The consequences of poor nutrition – burdened Who so Breakfast his health

The impact of poor Breakfast quality Poor nutrition at Breakfast can have a major impact on cardiovascular health. A Spanish research group showed in a recent study, that the way you have Breakfast, is associated with important factors of cardiovascular health. Breakfast is the most important meal of the day, know the people’s mouth. This spell is actually much truth […]

Read more

Sugar-sweetened beverage pattern linked to higher kidney disease risk

Higher collective consumption of sweetened fruit drinks, soda, and water was associated with a higher likelihood of developing chronic kidney disease (CKD) in a community-based study of African-American adults in Mississippi. The findings, which appear in an upcoming issue of the Clinical Journal of the American Society of Nephrology (CJASN), contribute to the growing body of evidence pointing to the […]

Read more

Why skipping breakfast may not be bad for you after all

Dr MICHAEL MOSLEY: Why skipping breakfast may not be bad for you after all ( …but you should NEVER eat just before bedtime) We have been told many times that Breakfast Is The Most Important Meal Of The Day.  The danger, it’s regularly claimed, is that skipping breakfast means we’ll get hungry later in the day, eat all the wrong […]

Read more

How to plan for a holiday where you’ll do very little

Ah holidays. I’m on them now. Lucky me. Four weeks of rest and relaxation and recharging. But you know me. Can’t be an end of year column without a good list. For some reason my friends, and some readers, seem to come to me for advice. What to see, what to do, where to go. Like I would know. Sure, […]

Read more

How exercise reduces belly fat in humans

Some of you may have made a New Year’s resolution to hit the gym to tackle that annoying belly fat. But have you ever wondered how physical activity produces this desired effect? A signaling molecule called interleukin-6 plays a critical role in this process, researchers report December 27 in the journal Cell Metabolism. As expected, a 12-week intervention consisting of […]

Read more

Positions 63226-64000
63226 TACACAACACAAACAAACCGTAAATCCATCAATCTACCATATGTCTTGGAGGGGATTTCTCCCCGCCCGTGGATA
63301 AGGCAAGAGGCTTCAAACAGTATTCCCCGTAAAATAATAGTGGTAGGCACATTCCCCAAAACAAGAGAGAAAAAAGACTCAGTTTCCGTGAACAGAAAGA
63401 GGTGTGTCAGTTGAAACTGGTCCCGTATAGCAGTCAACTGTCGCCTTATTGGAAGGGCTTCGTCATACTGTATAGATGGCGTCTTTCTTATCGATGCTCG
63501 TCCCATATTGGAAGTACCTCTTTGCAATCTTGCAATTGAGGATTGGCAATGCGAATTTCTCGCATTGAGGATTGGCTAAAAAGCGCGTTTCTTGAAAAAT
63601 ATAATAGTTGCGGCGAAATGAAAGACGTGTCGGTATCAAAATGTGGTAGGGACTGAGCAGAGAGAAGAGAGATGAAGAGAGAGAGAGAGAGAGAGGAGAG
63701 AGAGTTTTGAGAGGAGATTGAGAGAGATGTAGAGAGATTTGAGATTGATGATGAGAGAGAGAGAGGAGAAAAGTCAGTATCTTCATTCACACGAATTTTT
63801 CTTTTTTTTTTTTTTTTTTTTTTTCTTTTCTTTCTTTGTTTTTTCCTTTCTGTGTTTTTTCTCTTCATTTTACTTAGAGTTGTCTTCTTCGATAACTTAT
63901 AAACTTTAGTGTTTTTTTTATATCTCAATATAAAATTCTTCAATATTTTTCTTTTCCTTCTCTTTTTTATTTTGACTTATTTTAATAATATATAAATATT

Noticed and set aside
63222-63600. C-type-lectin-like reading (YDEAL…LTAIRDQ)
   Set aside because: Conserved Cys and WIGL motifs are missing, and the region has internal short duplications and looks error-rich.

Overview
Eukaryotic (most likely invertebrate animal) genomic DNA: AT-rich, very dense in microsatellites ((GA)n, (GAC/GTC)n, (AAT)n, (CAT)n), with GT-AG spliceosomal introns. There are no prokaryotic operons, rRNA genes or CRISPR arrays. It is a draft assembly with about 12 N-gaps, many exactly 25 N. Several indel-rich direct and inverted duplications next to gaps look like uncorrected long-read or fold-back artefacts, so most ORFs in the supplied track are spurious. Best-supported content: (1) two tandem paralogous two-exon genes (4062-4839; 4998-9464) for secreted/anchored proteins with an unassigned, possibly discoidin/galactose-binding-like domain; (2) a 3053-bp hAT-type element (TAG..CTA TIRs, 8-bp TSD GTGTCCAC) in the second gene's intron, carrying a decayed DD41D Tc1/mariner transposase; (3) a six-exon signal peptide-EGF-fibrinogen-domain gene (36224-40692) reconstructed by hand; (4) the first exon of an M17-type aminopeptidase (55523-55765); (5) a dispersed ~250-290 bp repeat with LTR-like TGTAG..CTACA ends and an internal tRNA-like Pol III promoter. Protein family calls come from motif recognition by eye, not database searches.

Many Veterans Oppose Cessation of Colorectal Cancer Screening

FRIDAY, Dec. 28, 2018 — Many veterans have strong preferences against colorectal cancer (CRC) screening cessation even when provided with information about the potential low benefit of screening, according to a study published online Dec. 7 in JAMA Network Open. Marc S. Piper, M.D., from the Michigan State University College of Human Medicine in Southfield, and colleagues surveyed 1,054 patients […]

Read more

Study: the Statutory health insurance better than Private health insurance

Private health insurance companies lose to the Statutory Insured in the statutory health insurance companies often feel as a patient second-class. Right? A recent study, the answer is: no! Although by law the Insured will have to wait longer to your specialist appointments, a total of the protection of the statutory health insurance was more comprehensive than private insurance. The […]

Read more

Sexual/gender minority patients prefer written self-report for identity info collection

Health care and government organizations call for routine collection of sexual orientation and gender identity (SOGI) information in the clinical setting. However, what little research exists suggests that many sexual and gender minority patients find disclosing SOGI to a clinician as difficult as disclosing the same information to other people in their lives. Understanding how health care providers can collect […]

Read more
1 171 172 173 174 175 179